|This article needs additional citations for verification. (May 2012)|
Edvard Storm (21 August 1749 – 29 September 1794), was a poet from Vågå, Oppland, Norway. He was the son of Johan Storm, the priest in Vågå, and his second wife, Ingeborg Birgitta Røring. The first 7 years of his life were spent in the Vågå rectory, until he began school in 1756 in Christiania. In 1765 he took the entry examination for Copenhagen University, but waited until later to enter. For a period he was a teacher in Lesja, but he returned for the years 1766-1769 in his childhood home. His strong interest in nature and valley life were developed during these years.
In July 1769 Storm left home to begin serious study in Copenhagen; it is thought he pursued theology but he never took the official examination. It is possible that his interest in literature distracted him from his expected studies.
Despite being a Norwegian, he did not join the Norske Selskab, a literary club formed in 1772 for Norwegian students in Copenhagen which included authors, poets and philosophers. Storm was an admirer of the Danish poet Johannes Ewald though, and attached himself to Ewald's circle of friends who were members. But his upbringing in Norway had bound him firmly to the land. While in Denmark he wrote 9 songs in local dialect before the beginning of the 1770s. These songs were not only special as the first works he wrote, they were also among the seminal works of Norwegian literature in dialect, and are viewed as the best that Storm wrote.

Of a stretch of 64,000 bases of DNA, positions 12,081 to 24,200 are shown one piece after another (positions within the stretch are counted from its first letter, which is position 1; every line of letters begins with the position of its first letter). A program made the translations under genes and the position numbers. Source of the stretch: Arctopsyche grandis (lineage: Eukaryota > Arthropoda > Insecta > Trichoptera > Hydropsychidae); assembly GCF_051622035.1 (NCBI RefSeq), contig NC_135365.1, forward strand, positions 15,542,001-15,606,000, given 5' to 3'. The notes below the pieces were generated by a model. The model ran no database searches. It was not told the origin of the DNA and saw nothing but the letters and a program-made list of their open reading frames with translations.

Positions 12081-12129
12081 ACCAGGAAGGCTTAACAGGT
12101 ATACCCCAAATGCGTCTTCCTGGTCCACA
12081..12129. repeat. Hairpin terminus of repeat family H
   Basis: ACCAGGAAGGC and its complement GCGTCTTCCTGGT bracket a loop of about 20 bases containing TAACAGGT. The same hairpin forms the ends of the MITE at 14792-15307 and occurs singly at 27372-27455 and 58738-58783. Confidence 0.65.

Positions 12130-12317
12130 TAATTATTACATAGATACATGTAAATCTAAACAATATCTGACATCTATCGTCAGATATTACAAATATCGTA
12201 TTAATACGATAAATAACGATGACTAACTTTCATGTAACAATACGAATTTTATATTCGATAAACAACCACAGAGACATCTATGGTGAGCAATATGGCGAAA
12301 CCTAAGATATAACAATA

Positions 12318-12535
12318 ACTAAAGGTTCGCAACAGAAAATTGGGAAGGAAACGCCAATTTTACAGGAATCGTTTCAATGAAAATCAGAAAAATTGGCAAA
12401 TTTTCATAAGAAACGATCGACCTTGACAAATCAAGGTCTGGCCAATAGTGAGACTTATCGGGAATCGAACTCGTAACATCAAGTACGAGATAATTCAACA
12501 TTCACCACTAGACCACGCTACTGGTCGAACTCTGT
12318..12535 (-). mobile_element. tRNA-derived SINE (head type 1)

Storm returned to his home district in about 1785. From this point forward his work with education was of considerable value. In 1786 a circle of the area's more important men created a folk school. Storm was a member of the group and came to play an important role in the administration of the school. Among the tasks to which the group dedicated its work was the important establishment of a middle school for children, and in this connection popular lectures were presented for older children and young people on topics from various scientific disciplines. Storm lectured four hours a week on lifemanship (Danish: Leveklogskab), geography, Danish linguistics and Greek and Norse mythologies. As the school itself got underway, Storm became quite busy. Not a day would pass that he didn't visit it, and he varied between himself teaching and supervising the teaching by others. Starting in 1790 his ties to the school got more formal as a head inspector of sorts. One month before his death he got appointed to be one of the directing managers of the Royal Danish Theatre.
His work included "Zinklars vise" ("The Ballad of Sinclair"), celebrating the defeat of a force of mercenary Scots under Captain George Sinclair's leadership by local forces led by a peasant girl Prillar-Guri. She lured the Scots into an ambush by playing of the traditional ram's horn. This battle is referred to as the Battle of Kringen. The poem is characterized by the National Romanticism of the age, as was the bulk of his work.
- Bræger, 1774.
- Adskilligt paa Vers, 1775.
- Infødsretten, 1778. Poem in 4 parts
- Fabler og Fortællinger i den Gellertske Smag, 1778.
- Samlede Digte, 1785.
- East Norway and its Frontier by Frank Noel Stagg, George Allen & Unwin, Ltd. 1956
- The Heart of Norway by Frank Noel Stagg, George Allen & Unwin, Ltd., 1953.